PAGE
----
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Revenue collections for February were higher than expected. But after examining the details, the February results do not reveal much about the accuracy of the fiscal year 2014 revenue estimates or the direction of the Kansas economy.
Even if KanCare is successful, costs still will rise. The governor’s budget appropriately adds $70 million for Medicaid in FY 2015. A decision to allow expanded Medicaid eligibility would not alter that amount much.
The governor’s spending proposals increase the gap between revenue and expenditures, but ignoring the governor’s proposals does not fix the deficit.
The state’s revenue estimators predicted that income this fiscal year would drop $485 million from last year as a result of dramatic tax policy changes. Seven months into fiscal year 2014, they appear right on the mark.
Lawmakers are able to finance the governor’s FY 2014 and FY 2015 budget proposals by drawing down the bank balance. Once the balance is gone, the state's revenue stream does not support current spending patterns. So, how did the state obtain the $709 million balance that is now being spent?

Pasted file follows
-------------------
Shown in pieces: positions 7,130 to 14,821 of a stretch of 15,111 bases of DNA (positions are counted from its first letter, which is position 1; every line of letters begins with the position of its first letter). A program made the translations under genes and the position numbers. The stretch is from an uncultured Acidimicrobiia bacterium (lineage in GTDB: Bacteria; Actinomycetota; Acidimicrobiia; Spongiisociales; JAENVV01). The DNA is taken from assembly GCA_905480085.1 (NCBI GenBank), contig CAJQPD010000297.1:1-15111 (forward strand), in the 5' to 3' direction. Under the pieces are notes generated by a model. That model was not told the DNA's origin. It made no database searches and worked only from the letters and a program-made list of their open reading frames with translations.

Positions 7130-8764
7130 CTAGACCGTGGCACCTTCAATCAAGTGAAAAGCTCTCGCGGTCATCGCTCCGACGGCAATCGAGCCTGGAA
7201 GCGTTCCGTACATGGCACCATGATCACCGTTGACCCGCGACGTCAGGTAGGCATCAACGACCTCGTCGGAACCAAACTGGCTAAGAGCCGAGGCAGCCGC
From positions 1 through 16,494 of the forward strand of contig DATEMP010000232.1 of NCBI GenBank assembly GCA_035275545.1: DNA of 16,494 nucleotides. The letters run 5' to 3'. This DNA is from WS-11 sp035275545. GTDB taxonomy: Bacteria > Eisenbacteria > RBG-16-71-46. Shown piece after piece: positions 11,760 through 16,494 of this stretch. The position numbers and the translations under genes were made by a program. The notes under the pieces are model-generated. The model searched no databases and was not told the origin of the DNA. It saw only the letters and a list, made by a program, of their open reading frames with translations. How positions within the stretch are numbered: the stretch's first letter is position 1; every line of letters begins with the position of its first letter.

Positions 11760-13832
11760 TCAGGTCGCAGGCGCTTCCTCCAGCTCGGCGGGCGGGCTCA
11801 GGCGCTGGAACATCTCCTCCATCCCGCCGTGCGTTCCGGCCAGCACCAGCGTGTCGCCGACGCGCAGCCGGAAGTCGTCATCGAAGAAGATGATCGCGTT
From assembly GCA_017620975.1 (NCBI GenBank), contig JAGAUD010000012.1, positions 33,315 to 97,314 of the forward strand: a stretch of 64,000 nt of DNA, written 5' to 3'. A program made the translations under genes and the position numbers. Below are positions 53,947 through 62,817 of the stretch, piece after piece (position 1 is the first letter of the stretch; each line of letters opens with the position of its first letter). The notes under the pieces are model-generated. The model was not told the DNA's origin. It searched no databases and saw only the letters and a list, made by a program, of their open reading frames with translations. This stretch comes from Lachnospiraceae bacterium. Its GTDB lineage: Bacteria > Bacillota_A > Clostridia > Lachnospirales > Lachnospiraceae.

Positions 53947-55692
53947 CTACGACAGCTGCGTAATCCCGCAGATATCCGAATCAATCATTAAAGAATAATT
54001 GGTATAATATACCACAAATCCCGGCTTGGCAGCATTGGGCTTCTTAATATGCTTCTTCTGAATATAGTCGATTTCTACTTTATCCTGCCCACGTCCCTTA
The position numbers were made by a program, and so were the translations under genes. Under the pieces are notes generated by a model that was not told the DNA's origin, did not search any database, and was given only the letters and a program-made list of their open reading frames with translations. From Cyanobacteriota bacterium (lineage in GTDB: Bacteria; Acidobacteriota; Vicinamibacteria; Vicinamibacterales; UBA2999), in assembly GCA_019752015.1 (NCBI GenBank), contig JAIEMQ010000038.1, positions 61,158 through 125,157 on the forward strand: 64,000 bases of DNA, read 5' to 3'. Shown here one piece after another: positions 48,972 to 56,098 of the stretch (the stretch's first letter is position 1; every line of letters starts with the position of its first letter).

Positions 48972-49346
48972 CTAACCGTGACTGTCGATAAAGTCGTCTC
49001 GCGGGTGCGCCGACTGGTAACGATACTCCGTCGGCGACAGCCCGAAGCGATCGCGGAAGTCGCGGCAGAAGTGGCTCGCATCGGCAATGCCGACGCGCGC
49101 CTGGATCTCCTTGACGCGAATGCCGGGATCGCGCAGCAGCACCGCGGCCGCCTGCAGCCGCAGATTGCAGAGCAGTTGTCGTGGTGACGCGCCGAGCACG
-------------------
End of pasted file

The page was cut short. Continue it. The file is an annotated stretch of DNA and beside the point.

Gov. Sam Brownback has recommended revisions to the already approved fiscal year 2014 and FY 2015 state budgets. In both fiscal years the governor proposes to spend more than the state receives. The governor’s spending proposals can be financed in the short term by drawing down the state bank account, but what happens after that?
Gov. Sam Brownback has recommended a budget that spends substantially more money than the state receives. The spending level that the governor proposes can work in the short term by drawing down the state bank account but cannot be maintained in the future.
State spending in Kansas and across the nation does not stay level. It goes up. Spending may not increase consistently each year, but over time, budget growth is inevitable as states grapple with inflation, growing populations and new needs.
Lawmakers will soon be working on the next state budget, and they face some difficult decisions. Expected tax revenue does not cover expenditures, but the pressures to add even more spending will be great. You can get a glimpse of the issues ahead by playing KHI’s Budget Puzzle. The puzzle gives you the power to raise or lower taxes and spending to determine if the Kansas budget can be balanced.
Lawmakers are a long distance from the state’s written school finance requirements, and they will have their work cut out for them in the next legislative session no matter what happens with the school funding case now being considered by the Kansas Supreme Court.